Yesterday we met with Allied Safe and Lock to have our hundred year + Macneale and Urban safe recombinated. When we bought the building, the doors to the safe were standing open. The previous owner's daughter told us the family could not get in the safe, the combination was nowhere to be found, so they brought in several different people to try and break in the safe.
Bob Maloney of Allied Safe and Lock, Knoxville TN. Truly is at the top of his game.
You can even see where one person tried to drill a hole through it, above the tumbler, but didn't get very far at all. Nobody was breaking in that safe. So as a last resort, the family brought in a safe cracker, and he was able to successfully break into the safe without the combination. The daughter told us the safe had been left standing open ever since, and that was over fifty years ago.
Allied Safe's Bob Maloney is one of only twelve super-experts in safes in the United States. He said our tumbler was working as if it were brand new. It is made of brass, which he said they just don't use anymore in safe construction. Luckily he has years of working with antique safes and even this tricky tumbler couldn't trip him up. He got us recombinated and lubed up all the working parts. Now our hundred year old safe is back in use after 50+ years of dormancy. I do think Bertram would be happy about that.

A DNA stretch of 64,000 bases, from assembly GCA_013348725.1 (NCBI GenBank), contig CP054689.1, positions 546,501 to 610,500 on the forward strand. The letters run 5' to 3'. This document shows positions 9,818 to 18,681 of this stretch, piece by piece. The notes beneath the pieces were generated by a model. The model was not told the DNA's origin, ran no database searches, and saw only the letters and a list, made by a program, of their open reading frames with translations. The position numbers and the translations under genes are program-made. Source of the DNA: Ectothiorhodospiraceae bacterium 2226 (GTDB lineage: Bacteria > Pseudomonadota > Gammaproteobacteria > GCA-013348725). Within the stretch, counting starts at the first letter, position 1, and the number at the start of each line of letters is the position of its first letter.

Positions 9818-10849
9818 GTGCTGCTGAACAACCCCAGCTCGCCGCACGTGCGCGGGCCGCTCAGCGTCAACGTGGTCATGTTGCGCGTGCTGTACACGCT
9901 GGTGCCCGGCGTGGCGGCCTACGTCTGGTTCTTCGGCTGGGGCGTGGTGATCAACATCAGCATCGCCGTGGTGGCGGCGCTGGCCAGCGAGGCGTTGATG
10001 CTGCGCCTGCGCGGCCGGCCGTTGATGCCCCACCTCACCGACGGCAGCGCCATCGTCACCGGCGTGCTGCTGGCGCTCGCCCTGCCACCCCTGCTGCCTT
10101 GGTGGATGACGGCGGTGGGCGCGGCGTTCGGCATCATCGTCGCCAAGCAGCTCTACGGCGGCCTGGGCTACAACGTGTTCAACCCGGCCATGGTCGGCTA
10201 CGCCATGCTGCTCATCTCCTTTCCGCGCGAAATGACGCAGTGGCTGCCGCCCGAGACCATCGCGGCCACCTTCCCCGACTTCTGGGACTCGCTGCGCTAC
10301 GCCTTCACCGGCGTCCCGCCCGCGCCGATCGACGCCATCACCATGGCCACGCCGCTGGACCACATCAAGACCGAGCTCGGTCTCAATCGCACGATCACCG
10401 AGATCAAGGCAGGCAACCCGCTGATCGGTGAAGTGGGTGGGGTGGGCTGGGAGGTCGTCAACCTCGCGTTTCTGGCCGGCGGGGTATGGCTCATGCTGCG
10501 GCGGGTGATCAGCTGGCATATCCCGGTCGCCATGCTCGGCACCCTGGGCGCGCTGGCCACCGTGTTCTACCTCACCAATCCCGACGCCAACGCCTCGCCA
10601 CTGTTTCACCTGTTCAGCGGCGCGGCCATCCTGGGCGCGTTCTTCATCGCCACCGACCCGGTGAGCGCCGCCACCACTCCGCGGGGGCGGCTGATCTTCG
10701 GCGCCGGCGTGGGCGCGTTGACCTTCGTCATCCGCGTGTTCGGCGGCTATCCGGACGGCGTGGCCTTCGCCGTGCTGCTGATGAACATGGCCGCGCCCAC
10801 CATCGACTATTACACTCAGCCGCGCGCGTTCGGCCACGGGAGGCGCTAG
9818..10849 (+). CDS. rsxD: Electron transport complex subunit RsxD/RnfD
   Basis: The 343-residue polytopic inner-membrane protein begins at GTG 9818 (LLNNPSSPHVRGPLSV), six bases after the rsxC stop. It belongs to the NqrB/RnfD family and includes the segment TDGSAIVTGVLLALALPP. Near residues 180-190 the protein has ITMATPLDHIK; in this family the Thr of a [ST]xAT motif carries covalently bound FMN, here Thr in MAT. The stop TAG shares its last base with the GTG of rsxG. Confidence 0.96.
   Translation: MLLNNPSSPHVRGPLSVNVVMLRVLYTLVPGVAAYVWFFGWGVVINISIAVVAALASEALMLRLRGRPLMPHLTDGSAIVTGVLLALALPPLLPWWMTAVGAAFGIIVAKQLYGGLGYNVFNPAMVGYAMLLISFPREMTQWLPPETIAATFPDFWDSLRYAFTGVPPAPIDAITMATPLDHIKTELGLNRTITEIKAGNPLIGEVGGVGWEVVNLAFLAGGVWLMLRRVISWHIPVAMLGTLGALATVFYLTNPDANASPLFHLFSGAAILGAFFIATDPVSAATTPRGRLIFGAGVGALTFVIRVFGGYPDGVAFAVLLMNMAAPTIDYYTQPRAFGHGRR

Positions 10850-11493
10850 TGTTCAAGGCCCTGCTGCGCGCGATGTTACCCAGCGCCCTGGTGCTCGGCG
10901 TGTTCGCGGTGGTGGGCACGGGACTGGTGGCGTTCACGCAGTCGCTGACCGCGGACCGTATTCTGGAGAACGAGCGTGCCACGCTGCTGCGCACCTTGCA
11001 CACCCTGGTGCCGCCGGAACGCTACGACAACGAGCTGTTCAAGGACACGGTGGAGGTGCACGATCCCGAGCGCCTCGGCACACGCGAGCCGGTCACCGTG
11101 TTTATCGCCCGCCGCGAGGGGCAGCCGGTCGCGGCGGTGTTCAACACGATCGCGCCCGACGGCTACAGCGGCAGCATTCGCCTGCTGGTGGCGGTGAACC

Ready for some more history? If you look closely, you can see faded letters spelling out ''Big Ben Manufacturing'' along the top of the safe. Big Ben was famous for their overalls, and according to Wrangler Jeans' Web site, Big Ben bought Blue Bell in 1926, and kept the Blue Bell name. Blue Bell then bought the Casey Jones Company, and included in this sale were the rights to Casey Jones' barely used brand name, Wrangler. The rest is history.
It stood open for over 50 years after a safe-cracker opened it when others couldn't. Click to see the larger version. Look for Big Ben's name along the top.
So the best we can figure, Big Ben Manufacturing was most likely the original builder and owner of 1700 Cumberland Avenue, and out of Big Ben Manufacturing came Dale Jr.'s favorite jeans, Wranglers. So even if our safe is just a burglar-proof paperweight, its history makes it priceless to us.
The safe was most likely brand new when it arrived by railroad to its forever home in what is now our old mill. Weighing in at close to 6000 pounds, there really was no other way it could be sent back then, other than train. Macneale and Urban stopped producing safes around 1903. Because of the way the name reads inside the safe, I think this particular safe was probably made around 1890, when Macneale and Urban first moved to their new factory in Hamilton Ohio.
The Macneale and Urban Co., Hamilton O indicates an 1890 production date